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LAKE BUENA VISTA, Fla. — The Los Angeles Lakers primarily wear purple and gold. The main Miami Heat colors are red and black.

And these NBA Finals seem tinged in blue – Kentucky blue, to be precise.

No matter what happens in this title series, Kentucky’s list of NBA champions is sure to grow. Anthony Davis, Rajon Rondo and coach Frank Vogel have Kentucky ties from the Los Angeles Lakers’ side; Miami Heat players Bam Adebayo and Tyler Herro played at Kentucky, as did Heat President Pat Riley.

“When I look at all these guys and how they’re playing, I’m not surprised that guys would be able to stand up to this,” Kentucky coach John Calipari said Tuesday. “The environment here, everything about it is preparing them for the NBA. It’s an NBA environment, how we practice, the competitiveness in practice, the games. Every shot matters here. … These kids, it’s kind of like their rookie year is here.”

Calipari coached Davis, Adebayo and Herro at Kentucky. He tried to coach Rondo, saying Tuesday that he nearly lured him onto the Dominican Republic’s national team – coached by Calipari – with hopes of qualifying for the Olympics.

Vogel was a manager and then video coordinator at Kentucky in the mid-1990s. Riley played at Kentucky for Adolph Rupp in the mid-1960s.

Kentucky is the fifth school to have four former players in a single NBA Finals, joining La Salle in 1956, UCLA in 1980, North Carolina in 1991 and Arizona in 2017. The top two scorers in the playoffs are almost certain to be former Kentucky standouts; Denver’s Jamal Murray currently holds the top spot with 504, and Davis is third with 432 — just five points behind Boston’s Jayson Tatum, a Duke product.

“Obviously, he coached in the league, so he knows what it takes to get there,” Davis said of Calipari. “I think that’s an advantage for all players who go to Kentucky. He’s able to get you ready in one, two years.”

It’s not lost on Heat coach Erik Spoelstra that the finals are going to be a Kentucky recruiting tool, and he also said that Riley isn’t shy about enjoying having players from his alma mater on the roster.

“We love Kentucky players because you’re there to get better, to be pushed, to understand what it means to play for a team, play a role and to train to become a pro at this level,” Spoelstra said. “You’re going to face good competition in practice. You’re going to be expected to work. It’s an environment that, as much as it possibly can, prepares you for the pros, even though it’s at the collegiate level.”

Miami’s Herro is likely to be the first player born in the 2000s to play in an NBA Finals game; he’s usually one of the first subs that the Heat use, so some first-quarter minutes for him on Wednesday night seem probable.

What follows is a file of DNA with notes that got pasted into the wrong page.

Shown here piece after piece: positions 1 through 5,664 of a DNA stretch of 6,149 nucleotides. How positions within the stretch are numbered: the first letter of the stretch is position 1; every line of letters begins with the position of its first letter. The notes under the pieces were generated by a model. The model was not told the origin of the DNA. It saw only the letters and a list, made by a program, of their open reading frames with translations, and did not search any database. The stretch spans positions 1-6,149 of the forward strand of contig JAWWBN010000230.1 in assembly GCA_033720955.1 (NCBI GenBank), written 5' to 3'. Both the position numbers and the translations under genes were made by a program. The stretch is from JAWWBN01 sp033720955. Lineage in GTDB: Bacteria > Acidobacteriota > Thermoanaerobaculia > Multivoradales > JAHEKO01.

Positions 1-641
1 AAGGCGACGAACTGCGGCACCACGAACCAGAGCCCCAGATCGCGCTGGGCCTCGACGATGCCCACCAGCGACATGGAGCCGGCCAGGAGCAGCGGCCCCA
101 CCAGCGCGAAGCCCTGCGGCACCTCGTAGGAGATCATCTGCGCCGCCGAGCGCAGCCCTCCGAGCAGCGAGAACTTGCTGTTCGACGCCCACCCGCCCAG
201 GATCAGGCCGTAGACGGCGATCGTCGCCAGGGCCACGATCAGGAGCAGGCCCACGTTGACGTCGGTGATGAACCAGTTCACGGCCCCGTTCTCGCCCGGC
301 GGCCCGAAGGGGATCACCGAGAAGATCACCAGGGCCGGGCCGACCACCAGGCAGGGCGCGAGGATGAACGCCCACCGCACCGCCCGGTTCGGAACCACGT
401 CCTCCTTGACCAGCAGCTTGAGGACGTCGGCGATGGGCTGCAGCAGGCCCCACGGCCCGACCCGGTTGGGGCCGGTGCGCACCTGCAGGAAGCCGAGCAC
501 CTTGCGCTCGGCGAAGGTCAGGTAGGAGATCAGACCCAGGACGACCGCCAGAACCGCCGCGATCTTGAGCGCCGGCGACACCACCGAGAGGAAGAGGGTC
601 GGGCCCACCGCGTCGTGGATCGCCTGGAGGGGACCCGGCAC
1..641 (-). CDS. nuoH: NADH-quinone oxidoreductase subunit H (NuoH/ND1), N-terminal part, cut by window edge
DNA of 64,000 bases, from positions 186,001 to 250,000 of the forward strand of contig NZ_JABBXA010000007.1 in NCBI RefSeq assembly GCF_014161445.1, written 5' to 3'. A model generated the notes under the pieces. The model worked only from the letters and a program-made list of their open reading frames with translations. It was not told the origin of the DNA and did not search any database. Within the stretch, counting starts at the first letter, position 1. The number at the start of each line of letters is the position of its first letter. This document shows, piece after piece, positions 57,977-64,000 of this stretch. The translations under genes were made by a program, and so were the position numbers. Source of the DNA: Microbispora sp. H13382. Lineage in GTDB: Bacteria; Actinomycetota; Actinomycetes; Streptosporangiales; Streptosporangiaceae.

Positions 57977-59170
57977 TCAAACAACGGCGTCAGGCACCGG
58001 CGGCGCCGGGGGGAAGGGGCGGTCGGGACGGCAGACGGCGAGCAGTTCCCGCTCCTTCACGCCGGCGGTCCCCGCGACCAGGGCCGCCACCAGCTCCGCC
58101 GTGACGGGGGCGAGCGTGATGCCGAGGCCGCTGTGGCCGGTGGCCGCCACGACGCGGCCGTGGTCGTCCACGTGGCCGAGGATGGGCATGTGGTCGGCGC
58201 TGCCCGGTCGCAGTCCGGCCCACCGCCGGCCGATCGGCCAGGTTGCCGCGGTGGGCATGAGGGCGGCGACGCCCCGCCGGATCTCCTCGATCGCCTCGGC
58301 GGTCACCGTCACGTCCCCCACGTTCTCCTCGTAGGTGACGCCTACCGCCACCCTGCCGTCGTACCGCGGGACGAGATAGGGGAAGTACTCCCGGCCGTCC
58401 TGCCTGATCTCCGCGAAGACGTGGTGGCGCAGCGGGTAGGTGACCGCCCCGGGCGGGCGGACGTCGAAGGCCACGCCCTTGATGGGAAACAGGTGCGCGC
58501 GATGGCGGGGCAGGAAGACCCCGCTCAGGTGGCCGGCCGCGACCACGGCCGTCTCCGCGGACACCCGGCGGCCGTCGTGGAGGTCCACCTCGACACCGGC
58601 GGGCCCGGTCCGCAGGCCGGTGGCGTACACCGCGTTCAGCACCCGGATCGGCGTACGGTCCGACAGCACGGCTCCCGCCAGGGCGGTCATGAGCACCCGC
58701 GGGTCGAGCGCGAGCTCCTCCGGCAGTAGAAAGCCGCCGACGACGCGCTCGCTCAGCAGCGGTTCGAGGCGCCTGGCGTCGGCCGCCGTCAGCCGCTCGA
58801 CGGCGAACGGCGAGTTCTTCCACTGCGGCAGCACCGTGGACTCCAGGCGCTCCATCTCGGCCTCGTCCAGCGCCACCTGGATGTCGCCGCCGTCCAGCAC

The 20-year-old is not the youngest player in the series, however.

Lakers rookie Talen Horton-Tucker doesn’t turn 20 until Nov. 25. He appeared in two games during the Western Conference semifinals but has been inactive for 12 of his team’s 15 postseason contests.

 

Kevin Durant admits he, Kyrie Irving “solidified” they were joining forces at All-Star Game

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Back in February of 2019, there was a video floating around of Kevin Durant and Kyrie Irving talking at the 2019 NBA All-Star Game in Charlotte. It led to a lot of speculation the two were planning to team up as free agents.

Days after that video was shot, the growing speculation led then Celtic Irving to scold the media and shoot down the idea he and KD were talking about teaming up, saying, “It’s a video of me and one of my best friends talking. And then it turns out to be a dissection of a free-agency meeting?… That’s what disconnects me from all that s***.”

Turns out, talking about free agency was exactly what they were doing.

Durant admitted it on his new podcast, The ETC’s with Kevin Durant on The Boardroom.  Get to the 36-minute mark and Durant says:

“The All-Star game video where they caught us in the hallway. That’s when it was solidified that we were going somewhere. They didn’t know for a fact where it was, but it was somewhere.” 

That somewhere turned out to be Brooklyn.

The groundwork for Durant and Irving’s partnership started long before All-Star Weekend in Charlotte, Durant said.

“Like we would have these types of [basketball related] conversations all day, every day. And it grew from there. It just grew from there, it was organic, you know what I’m saying? And it wasn’t something that you can kind of pinpoint and say like, this was the moment. It just, it just happened.”

This is just going to fuel future conspiracy theorists — any time two players are talking at an All-Star Game (or in the bubble), someone will jump to a conclusion. Of course, 99.9% of the time the players are just talking about family or cars or where the Cheesecake Factory closest to their hotel Is located. But every once in a while the conspiracies are right.

This is just fuel for that fire.

 

New California law prompted by crash that killed Kobe Bryant

Kobe Bryant crash site
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SACRAMENTO, Calif. (AP) — Gov. Gavin Newsom on Monday approved legislation prompted by the helicopter crash that killed Kobe Bryant and eight other peopls that makes it a crime for first responders to take unauthorized photos of deceased people at the scene of an accident or crime.

Reports surfaced after the Jan. 26 crash that killed Bryant, his daughter Gianna and the others that graphic photos of the victims were being shared.

Eight deputies were accused of taking or sharing graphic photos of the scene, Los Angeles County Sheriff Alex Villanueva said then, adding that he had ordered the images deleted. He said the department has a policy against taking and sharing crime scene photos, but it did not apply to accident scenes.

The measure that will take effect Jan. 1 makes it a misdemeanor with fines up to $1,000 per offense to take such photos for anything other than an official law enforcement purpose.

Bryant’s widow, Vanessa Bryant, has sued the department over the photos.